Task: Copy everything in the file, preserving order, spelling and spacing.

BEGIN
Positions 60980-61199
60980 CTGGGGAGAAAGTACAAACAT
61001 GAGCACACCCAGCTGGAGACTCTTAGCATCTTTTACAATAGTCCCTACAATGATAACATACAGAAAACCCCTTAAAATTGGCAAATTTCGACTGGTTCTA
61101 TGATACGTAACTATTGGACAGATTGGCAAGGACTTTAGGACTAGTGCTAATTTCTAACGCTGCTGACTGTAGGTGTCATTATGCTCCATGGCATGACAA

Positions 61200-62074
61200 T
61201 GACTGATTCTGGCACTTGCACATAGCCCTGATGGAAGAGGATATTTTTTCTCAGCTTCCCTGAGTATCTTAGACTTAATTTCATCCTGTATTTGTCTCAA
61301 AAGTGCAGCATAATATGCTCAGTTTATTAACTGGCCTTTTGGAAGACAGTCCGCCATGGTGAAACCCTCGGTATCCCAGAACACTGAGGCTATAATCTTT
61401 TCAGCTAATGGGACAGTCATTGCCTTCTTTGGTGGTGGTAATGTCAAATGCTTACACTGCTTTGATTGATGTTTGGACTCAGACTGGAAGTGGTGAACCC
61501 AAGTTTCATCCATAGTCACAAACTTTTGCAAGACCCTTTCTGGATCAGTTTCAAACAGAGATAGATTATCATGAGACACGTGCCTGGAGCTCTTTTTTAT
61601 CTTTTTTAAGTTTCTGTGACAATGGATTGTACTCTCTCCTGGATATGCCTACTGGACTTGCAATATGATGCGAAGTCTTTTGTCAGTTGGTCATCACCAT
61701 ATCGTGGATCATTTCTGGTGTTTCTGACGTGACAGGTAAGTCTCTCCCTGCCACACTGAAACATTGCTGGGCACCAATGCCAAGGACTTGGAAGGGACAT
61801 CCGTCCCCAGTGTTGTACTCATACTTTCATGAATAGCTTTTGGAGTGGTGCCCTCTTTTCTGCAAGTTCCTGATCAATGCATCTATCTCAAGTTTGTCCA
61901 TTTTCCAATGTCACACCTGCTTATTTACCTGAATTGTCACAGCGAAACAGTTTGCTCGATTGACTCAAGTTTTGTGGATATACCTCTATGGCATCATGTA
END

Positions 60980-61199
60980 CTGGGGAGAAAGTACAAACAT
61001 GAGCACACCCAGCTGGAGACTCTTAGCATCTTTTACAATAGTCCCTACAATGATAACATACAGAAAACCCCTTAAAATTGGCAAATTTCGACTGGTTCTA
61101 TGATACGTAACTATTGGACAGATTGGCAAGGACTTTAGGACTAGTGCTAATTTCTAACGCTGCTGACTGTAGGTGTCATTATGCTCCATGGCATGACAA

Positions 61200-62074
61200 T
61201 GACTGATTCTGGCACTTGCACATAGCCCTGATGGAAGAGGATATTTTTTCTCAGCTTCCCTGAGTATCTTAGACTTAATTTCATCCTGTATTTGTCTCAA
61301 AAGTGCAGCATAATATGCTCAGTTTATTAACTGGCCTTTTGGAAGACAGTCCGCCATGGTGAAACCCTCGGTATCCCAGAACACTGAGGCTATAATCTTT
61401 TCAGCTAATGGGACAGTCATTGCCTTCTTTGGTGGTGGTAATGTCAAATGCTTACACTGCTTTGATTGATGTTTGGACTCAGACTGGAAGTGGTGAACCC
61501 AAGTTTCATCCATAGTCACAAACTTTTGCAAGACCCTTTCTGGATCAGTTTCAAACAGAGATAGATTATCATGAGACACGTGCCTGGAGCTCTTTTTTAT
61601 CTTTTTTAAGTTTCTGTGACAATGGATTGTACTCTCTCCTGGATATGCCTACTGGACTTGCAATATGATGCGAAGTCTTTTGTCAGTTGGTCATCACCAT
61701 ATCGTGGATCATTTCTGGTGTTTCTGACGTGACAGGTAAGTCTCTCCCTGCCACACTGAAACATTGCTGGGCACCAATGCCAAGGACTTGGAAGGGACAT
61801 CCGTCCCCAGTGTTGTACTCATACTTTCATGAATAGCTTTTGGAGTGGTGCCCTCTTTTCTGCAAGTTCCTGATCAATGCATCTATCTCAAGTTTGTCCA
61901 TTTTCCAATGTCACACCTGCTTATTTACCTGAATTGTCACAGCGAAACAGTTTGCTCGATTGACTCAAGTTTTGTGGATATACCTCTATGGCATCATGTA